A Method of Improving Library Information Literacy Teaching With Usability Testing Data
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Usability testing is a commonplace practice in many academic libraries, but the data produced during the course of usability testing have many more stories to tell if given the chance. Not only can the data help us improve our users’ online experience as they engage with our website and search tools, but it can tell us about how our students search and research, and what motivates those choices. That kind of data can guide our information literacy practices to be even more successful. This article describes the methodology used to analyze usability testing data for insights into information literacy teaching under the auspice of an IRB-approved study. It concludes that usability testing data can be analyzed and re-used to help bridge gaps and make connections between different library departments and roles and to motivate change in teaching practices that are informed by observations of local user behavior.
In one room of your library, a group of librarians and staff gathers to observe this month’s usability tests. They are deciding on changes they can make to the library website to improve the experience for student users. Down the hallway, a different group is meeting to analyze the interview data they’ve collected of students describing their research process. This group is deciding on changes they will make to their teaching practices to improve the learning experience for student users. These two groups may have more in common than they think, including common practices and goals. We contend that they also produce information that can enrich each other’s work. Yet in most libraries, these two groups are largely disconnected, and sometimes, they can even be at odds.
Which is a better use of limited staff time: teaching information literacy or structuring information systems to make information seeking more successful? Are teaching librarians focused on teaching users to navigate complex systems and search tools when these could actually be made much simpler? Are web librarians oversimplifying the search interfaces and therewith the search process of users? Does good design make the teaching librarian’s role redundant? Does good teaching make the web librarian’s role redundant? These questions don’t have to invoke a sense of rivalry between different library positions and areas of responsibility. This article highlights one way in which the focus on the user can lead to mutually beneficial, collaborative and productive opportunities that strengthen collegial relationships and ultimately improve a variety of user experiences, including the experience of the user engaging in information literacy learning.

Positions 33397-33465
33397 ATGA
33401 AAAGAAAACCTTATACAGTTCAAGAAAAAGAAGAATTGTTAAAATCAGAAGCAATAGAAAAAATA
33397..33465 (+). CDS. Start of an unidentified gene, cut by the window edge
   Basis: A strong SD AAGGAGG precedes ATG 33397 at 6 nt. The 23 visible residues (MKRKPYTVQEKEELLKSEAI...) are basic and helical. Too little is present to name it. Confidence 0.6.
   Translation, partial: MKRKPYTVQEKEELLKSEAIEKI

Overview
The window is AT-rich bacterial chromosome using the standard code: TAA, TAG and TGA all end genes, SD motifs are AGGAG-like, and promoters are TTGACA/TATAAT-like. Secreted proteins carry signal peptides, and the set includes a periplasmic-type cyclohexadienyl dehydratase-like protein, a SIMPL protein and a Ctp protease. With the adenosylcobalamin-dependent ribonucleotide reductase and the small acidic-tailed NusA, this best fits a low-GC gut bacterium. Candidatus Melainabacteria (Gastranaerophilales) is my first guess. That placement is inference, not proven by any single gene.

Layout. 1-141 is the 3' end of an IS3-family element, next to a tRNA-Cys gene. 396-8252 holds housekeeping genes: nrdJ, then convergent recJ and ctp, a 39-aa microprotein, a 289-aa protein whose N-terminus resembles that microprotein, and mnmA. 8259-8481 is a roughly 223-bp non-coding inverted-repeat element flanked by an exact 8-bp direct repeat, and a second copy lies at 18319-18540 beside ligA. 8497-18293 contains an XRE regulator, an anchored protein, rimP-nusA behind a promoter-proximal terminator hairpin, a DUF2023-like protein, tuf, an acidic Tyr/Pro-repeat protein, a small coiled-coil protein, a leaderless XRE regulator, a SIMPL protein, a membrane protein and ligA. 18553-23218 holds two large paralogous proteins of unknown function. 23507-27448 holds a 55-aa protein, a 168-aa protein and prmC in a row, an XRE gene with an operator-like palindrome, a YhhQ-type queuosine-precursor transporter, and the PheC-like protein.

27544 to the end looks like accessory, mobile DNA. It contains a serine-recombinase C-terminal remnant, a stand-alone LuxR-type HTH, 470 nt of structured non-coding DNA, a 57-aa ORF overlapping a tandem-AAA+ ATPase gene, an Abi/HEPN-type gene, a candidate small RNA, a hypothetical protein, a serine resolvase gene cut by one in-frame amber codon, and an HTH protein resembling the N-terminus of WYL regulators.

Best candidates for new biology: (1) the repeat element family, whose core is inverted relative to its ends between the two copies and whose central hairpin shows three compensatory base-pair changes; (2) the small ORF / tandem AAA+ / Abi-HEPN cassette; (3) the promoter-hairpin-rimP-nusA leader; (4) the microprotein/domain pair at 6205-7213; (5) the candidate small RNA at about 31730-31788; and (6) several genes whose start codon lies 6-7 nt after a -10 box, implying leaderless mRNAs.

At Montclair State University, our usability team members were meeting each month to discuss current usability tests and make changes to our website. However, we soon noticed that we were observing behaviors in our data that could also provide us with useful insights for our teaching. In the sections that follow, we will describe how we re-used the usability testing data, analyzing and mining it for insights related to information literacy teaching.
Since usability testing participants followed a think-aloud protocol, the data we had collected were much like one-on-one interviews, with the participants describing their actions and thoughts while the interviewer probed for deeper understanding or clarification. The result was hours of data very similar to the data that might be collected during a qualitative information behavior research study. This is important because although some libraries might not have the resources to conduct a stand-alone information behavior research study, they might be able to collect and analyze their usability testing data to inform information literacy teaching.
In the following sections, we will review existing literature relevant to the crossover between information literacy teaching and usability testing. We will also discuss in depth the methodology we used, providing specific examples and lessons learned throughout the process. Finally, we will introduce some of the new knowledge and understandings we gained from mining our own usability testing data set at Montclair State University and how we used this information to help advocate for local change. Though our sampling method was not designed to produce generalizable results to the broader population, we describe these details as a way to make more vivid the usefulness of this methodology.
User experience literature focuses on employing data collected from users to change and improve the design of a system or experience so that the user can move more independently and successfully through an experience. Similarly, information literacy literature pays attention to the design and process of a learning experience so that a learner can navigate more independently and successfully the world of information. The Association of College and Research Libraries defines information literacy as “the set of integrated abilities encompassing the reflective discovery of information, the understanding of how information is produced and valued, and the use of information in creating new knowledge and participating ethically in communities of learning” (2015).